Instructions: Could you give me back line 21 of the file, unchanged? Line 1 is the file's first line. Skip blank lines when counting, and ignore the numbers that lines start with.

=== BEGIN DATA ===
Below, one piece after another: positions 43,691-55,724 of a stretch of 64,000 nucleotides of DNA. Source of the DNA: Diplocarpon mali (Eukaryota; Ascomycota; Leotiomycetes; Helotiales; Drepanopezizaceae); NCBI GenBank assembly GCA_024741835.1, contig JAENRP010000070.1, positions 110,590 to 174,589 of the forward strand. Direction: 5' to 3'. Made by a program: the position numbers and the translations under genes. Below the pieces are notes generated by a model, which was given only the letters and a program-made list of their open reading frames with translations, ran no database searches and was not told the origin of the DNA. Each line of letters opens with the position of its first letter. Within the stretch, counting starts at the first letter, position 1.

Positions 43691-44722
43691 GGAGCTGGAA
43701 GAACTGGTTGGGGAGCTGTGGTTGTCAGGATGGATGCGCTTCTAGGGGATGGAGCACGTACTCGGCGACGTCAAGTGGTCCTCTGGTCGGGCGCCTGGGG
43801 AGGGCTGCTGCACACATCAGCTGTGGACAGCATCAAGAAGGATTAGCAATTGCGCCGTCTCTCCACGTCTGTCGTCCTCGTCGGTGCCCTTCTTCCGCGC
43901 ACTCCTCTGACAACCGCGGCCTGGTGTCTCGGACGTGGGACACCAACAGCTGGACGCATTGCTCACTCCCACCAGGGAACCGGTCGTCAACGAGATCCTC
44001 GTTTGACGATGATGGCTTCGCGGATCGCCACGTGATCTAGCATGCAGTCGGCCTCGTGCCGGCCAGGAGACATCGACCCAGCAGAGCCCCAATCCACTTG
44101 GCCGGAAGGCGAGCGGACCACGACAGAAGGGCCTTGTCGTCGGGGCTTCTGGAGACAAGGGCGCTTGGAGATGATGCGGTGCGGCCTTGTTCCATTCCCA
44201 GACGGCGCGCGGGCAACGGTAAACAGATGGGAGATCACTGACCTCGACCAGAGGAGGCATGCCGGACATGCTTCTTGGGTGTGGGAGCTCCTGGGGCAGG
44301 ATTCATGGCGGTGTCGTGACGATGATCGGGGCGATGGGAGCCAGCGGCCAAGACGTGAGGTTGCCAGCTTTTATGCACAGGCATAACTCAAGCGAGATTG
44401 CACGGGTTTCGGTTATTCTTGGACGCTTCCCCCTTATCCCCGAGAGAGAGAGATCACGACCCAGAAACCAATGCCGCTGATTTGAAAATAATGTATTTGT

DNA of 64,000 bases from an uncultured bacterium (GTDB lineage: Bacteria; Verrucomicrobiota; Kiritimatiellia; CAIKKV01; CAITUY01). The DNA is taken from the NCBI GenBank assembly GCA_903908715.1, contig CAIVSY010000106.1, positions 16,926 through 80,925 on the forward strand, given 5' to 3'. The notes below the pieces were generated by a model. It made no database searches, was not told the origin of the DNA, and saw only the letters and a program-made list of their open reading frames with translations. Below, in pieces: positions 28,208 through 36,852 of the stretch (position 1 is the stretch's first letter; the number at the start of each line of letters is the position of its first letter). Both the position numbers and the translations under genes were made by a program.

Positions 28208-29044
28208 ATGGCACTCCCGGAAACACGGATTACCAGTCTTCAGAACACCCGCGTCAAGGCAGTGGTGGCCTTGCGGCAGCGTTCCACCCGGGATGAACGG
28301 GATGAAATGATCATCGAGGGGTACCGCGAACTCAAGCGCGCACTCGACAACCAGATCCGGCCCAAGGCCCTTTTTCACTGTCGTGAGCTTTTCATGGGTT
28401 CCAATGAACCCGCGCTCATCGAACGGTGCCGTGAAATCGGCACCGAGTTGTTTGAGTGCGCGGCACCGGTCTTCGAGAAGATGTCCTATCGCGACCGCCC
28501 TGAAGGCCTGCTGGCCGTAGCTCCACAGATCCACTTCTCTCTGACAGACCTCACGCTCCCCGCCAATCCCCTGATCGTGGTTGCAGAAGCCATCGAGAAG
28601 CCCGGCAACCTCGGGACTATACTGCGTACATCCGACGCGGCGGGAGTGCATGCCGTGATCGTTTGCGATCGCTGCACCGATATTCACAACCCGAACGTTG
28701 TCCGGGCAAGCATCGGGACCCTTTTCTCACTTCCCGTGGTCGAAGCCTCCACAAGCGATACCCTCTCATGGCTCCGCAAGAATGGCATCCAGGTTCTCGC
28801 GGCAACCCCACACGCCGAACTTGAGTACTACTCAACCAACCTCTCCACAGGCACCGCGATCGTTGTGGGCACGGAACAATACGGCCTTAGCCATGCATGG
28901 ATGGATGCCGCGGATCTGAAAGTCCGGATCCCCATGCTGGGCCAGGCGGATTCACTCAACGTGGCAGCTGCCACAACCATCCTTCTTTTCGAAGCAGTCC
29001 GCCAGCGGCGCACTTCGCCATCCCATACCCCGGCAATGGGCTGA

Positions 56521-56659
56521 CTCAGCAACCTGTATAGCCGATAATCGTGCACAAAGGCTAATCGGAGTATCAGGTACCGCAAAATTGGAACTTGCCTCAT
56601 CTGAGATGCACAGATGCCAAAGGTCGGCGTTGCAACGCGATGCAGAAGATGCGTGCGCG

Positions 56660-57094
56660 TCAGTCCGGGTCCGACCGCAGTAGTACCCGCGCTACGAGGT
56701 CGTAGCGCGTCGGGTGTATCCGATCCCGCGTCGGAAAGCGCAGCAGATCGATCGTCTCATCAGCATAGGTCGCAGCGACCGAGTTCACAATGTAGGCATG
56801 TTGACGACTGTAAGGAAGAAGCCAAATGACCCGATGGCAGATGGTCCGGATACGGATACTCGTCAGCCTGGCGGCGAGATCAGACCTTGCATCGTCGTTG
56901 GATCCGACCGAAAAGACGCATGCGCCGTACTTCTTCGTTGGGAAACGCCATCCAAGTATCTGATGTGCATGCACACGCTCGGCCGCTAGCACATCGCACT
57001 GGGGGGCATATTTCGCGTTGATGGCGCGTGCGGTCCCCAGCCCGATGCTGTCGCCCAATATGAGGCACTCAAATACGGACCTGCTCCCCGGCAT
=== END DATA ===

28901 ATGGATGCCGCGGATCTGAAAGTCCGGATCCCCATGCTGGGCCAGGCGGATTCACTCAACGTGGCAGCTGCCACAACCATCCTTCTTTTCGAAGCAGTCC